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The Federal Reserve has recently suggested changes purporting to reduce the financial burden of banking on the least well off. They have discussed reforms including the creation of a central bank digital currency (CBDC), expanding programs which federalize payment clearing (FedNow), and providing federalized personal checking accounts (FedAccounts). Some advocates of these reforms see them as a means to end the use of paper currency.
Yet these highly centralized banking initiatives will do little to benefit the poor. They will do much to squander taxpayer dollars while threatening Americans’ privacy. Calls for the replacement of cash with digital currencies do not resolve key inefficiencies in banking—they merely create new ones.
Cash, for one, has real benefits. It provides rapid, universal, and unplugged payments to all parts of the population. Likewise, total digitization through CBDC, Federal checking accounts, or similar proposals would severely limit the ability of individuals without tech savvy to access and utilize currency.
Advocates of reform claim that cash allows criminals and tax evaders to avoid government control and prevents negative interest rates, which could be necessary in an economic emergency. This argument ignores the many benefits that cash provides in evading illegitimate or overly intrusive authorities. The paper dollar allows Zimbabweans to make payments without their government blocking them, Burmese to save money without confiscation, and ordinary Americans to not have the government looking at every dollar they’ve ever spent.
Unlike cash, individuals using, for instance, a CBDC, would have to provide substantial information to the government. This would likely include both the payor’s and recipient’s address, tax identification number, or other personal information. This would be impossible in most of the world. Ending cash would also make it increasingly difficult for the U.S. to conduct its foreign policy and aid programs, which often rely on cash transactions to pay for everything from construction projects to clean water. Cash still has a valuable role to play in our markets and decreasing cash volume would only further inhibit transactions.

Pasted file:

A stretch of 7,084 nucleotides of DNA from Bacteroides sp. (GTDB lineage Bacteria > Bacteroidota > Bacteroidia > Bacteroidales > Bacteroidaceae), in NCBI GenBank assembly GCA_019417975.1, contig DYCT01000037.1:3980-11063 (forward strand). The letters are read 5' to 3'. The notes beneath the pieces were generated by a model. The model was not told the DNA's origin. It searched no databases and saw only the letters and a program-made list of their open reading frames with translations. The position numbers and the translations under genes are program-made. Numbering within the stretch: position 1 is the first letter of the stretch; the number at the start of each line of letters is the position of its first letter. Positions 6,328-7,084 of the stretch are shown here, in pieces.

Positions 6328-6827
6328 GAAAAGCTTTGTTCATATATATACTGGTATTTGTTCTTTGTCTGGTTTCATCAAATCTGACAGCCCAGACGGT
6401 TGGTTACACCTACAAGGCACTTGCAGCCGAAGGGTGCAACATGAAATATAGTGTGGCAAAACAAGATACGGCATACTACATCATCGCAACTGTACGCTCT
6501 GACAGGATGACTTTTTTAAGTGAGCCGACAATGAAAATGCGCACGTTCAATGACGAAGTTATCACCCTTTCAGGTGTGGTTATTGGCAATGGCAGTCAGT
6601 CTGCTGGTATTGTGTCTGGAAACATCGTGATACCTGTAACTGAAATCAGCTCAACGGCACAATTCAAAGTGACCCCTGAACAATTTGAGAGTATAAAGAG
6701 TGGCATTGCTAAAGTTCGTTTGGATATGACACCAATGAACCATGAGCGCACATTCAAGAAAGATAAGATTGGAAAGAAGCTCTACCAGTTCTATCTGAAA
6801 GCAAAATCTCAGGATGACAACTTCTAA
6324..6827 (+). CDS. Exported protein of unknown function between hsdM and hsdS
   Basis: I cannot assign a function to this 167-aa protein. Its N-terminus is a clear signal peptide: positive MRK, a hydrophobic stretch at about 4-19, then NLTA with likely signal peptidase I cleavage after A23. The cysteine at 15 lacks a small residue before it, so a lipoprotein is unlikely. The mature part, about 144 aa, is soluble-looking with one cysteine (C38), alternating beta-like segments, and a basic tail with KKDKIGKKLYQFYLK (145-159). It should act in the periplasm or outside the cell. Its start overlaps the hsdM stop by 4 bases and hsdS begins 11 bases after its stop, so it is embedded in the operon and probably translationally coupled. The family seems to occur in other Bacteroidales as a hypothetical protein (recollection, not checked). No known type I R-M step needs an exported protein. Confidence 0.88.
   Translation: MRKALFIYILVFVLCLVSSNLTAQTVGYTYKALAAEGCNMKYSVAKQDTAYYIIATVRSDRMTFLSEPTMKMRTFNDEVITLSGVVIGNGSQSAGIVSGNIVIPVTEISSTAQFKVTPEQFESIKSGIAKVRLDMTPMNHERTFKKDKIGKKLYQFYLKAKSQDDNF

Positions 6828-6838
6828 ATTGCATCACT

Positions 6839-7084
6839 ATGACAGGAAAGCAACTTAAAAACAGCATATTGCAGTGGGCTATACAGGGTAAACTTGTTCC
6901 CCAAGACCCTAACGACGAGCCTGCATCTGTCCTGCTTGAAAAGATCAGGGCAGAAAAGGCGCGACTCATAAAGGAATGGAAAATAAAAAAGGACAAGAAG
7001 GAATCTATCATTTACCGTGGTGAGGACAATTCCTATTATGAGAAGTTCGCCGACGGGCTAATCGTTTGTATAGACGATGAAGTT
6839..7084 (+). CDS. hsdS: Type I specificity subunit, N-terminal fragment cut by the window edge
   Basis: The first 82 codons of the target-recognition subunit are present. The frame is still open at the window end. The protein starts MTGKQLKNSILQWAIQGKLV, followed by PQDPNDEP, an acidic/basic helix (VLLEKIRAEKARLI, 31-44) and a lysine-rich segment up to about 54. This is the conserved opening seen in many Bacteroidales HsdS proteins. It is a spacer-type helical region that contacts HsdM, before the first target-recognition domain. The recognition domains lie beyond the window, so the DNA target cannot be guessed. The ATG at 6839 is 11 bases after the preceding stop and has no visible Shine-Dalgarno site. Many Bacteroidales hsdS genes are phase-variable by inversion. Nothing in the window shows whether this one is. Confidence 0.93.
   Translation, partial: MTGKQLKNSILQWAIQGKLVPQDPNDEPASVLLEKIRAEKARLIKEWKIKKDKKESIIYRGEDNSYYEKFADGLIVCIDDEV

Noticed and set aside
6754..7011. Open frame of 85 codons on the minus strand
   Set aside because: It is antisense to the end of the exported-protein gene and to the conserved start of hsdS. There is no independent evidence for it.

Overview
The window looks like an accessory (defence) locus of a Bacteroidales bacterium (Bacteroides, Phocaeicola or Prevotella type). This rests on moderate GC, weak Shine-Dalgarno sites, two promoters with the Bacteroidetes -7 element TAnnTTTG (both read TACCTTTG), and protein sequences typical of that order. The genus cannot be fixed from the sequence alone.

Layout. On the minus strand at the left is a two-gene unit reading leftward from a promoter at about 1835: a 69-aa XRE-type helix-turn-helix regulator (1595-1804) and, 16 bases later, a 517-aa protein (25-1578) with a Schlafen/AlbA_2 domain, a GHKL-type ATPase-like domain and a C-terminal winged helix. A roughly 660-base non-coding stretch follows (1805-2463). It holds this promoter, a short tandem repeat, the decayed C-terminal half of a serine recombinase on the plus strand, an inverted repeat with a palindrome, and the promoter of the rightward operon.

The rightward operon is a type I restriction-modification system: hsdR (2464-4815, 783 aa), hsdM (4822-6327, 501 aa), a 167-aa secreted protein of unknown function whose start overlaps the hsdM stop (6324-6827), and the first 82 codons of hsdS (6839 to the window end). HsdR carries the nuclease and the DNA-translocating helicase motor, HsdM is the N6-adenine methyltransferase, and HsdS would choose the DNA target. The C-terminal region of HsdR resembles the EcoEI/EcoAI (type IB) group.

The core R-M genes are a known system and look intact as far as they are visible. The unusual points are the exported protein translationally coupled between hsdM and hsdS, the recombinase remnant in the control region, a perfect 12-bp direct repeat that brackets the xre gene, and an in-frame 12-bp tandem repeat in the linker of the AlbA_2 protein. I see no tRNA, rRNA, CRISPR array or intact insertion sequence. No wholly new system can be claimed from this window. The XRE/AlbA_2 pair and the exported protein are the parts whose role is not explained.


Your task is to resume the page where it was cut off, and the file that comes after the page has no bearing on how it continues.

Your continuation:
Even without a ban on cash, creating a Fed CBDC would be a costly mistake. In February, researchers at the Federal Reserve published a report which identified the supposed benefits of a CBDC. They describe a CBDC as a sort of alternate retail deposit system, giving people “direct access” to the Fed’s electronic balance sheet, similar to what banks get when they hold “reserves”. Other advocates say it will allow us to compete with China for foreign deposits.
There’s no reason for the U.S. government to create and manage its own digital currency when private stable coins currently provide comparable value with more consumer flexibility. Direct access to the “Fed dollar” through a centralized currency is not necessary. Existing stable coins act like money market mutual funds, allowing both U.S. and foreign citizens to hold value denominated in dollars and defended by U.S. rule of law. While many private coins are currently undercapitalized relative to traditional money market mutual funds, the sector continues to grow and modernize. It will soon become an effective private sector alternative to banks, one that can be allowed with targeted regulation.